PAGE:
John Dillinger’s violent life of crime made headline news in the ’30s, as he robbed banks across the Midwest. A folk hero of sorts, Dillinger was caught in a whirl of machine guns, fast cars, and beautiful women. Then it all came to a bloody end in 1934…
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Oates and Johnson reteam after The Wild Bunch, and are joined by other excellent character actors; Oates as a wild-eyed romantic, Johnson as a blue-eyed Company Man, both with aspirations to fame (as in Badlands). There are flashes of greatness here (the table abandoned by Dillinger and his moll when he is spotted by his nemesis), but it's sad that Oates all but disappears frkm the film long before his actual demise.
Coppola called it masterpiece and I guessed he was being generous but I have to agree. Milius applies his brand of anarchism to the gangster myth and transforms it into all out war with Purvis depicted like a killer in slasher movie claiming victim after a victim and seemingly pulling the narrative away from Dillinger. In the opening Dillinger talks into the camera by the end he is reduced to a cardboard cutout.
In the same style spectrum as Bonnie and Clyde, Dillinger has an immense amount of energy with the sum of greatness forming from separate small moments here and there. Looking at purely from a visual and artistic standpoint, instead of how accurate its portrayal of its subject is, this is definitely among the most entertaining gangster films out there.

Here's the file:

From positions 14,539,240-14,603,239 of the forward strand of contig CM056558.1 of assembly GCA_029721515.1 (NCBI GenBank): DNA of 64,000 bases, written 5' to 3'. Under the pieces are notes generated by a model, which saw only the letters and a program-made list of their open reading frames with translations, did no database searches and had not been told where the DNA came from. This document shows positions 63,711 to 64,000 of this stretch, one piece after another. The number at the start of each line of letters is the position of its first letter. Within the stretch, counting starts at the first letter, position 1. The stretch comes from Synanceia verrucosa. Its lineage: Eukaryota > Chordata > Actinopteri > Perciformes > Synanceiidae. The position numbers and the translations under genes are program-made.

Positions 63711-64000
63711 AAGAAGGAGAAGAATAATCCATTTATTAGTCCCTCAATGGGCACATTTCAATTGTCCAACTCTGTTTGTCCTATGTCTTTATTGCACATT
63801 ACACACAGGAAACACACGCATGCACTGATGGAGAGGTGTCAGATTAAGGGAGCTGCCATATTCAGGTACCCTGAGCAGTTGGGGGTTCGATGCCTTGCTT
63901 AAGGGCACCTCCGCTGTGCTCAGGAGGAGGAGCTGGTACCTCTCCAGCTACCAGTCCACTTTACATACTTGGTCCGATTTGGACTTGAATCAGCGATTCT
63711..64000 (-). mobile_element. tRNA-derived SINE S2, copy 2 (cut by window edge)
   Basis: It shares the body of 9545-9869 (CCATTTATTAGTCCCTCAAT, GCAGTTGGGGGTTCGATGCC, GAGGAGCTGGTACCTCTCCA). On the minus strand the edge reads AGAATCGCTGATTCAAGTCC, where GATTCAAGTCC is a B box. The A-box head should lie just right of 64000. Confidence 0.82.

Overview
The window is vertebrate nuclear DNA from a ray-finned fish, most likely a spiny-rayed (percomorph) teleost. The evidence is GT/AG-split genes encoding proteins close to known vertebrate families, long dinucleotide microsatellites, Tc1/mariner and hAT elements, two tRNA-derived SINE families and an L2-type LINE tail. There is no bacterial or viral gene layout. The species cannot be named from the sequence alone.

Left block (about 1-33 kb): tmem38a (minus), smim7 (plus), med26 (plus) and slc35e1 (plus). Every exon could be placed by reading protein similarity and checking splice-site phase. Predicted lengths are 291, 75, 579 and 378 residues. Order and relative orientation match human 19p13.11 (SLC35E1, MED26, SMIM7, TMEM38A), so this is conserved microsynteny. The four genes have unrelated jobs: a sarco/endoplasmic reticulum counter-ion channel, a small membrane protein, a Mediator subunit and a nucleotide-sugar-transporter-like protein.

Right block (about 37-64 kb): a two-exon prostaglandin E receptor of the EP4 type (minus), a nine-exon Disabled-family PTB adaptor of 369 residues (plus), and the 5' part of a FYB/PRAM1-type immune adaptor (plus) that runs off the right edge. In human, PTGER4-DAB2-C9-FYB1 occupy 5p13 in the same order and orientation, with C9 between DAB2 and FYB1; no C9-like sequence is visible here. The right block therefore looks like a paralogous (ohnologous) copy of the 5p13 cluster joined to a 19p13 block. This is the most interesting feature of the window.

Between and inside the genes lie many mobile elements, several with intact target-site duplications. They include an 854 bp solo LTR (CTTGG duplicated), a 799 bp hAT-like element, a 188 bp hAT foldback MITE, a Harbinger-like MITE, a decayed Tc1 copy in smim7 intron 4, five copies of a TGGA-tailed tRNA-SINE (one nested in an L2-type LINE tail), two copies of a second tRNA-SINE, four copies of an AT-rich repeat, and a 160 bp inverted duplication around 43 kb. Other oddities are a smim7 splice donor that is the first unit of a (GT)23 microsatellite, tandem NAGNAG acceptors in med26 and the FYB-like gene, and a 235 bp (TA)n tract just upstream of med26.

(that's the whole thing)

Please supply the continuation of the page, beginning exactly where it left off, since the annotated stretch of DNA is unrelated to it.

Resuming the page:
The movie is throughout, always entertaining, full of gunfights & violences; which I like. What I don't like and what really disturbes me, is the 'black comedy' element in it, which, for me, drags the movie down makes it ridiculous. On top of that it is too close, similar to Bonnie & Clyde. Warren Oates & Ben Johnson doing great.
A modern western with energy and poetry to spare. Milius's concern for the impact of violence is always on display; death never fails to register. Beautiful performance by Ben Johnson, see: the scene w/ the young boy at the shoeshine stand. A film full of small resonant moments...Leroy drinking from a flask after dropping his girl off at her front door. Perhaps the best onscreen use of natural wind since Griffith!
Rather impressive how Milius uses a montage of old newsreel footage, old public domain movie footage and still shots of his own actors to suggest parts of Dillinger's rampage. Despite the script's faults, he is a rather impressive director/screenwriter.
It's no Bonnie and Clyde and it's no Badlands, but Dillinger certainly belongs in that family. Between this and Public Enemies, the events are hazy and largely inaccurate, but I suppose that's just how it goes with mythology. Warren Oats as John Dillinger is inspired casting.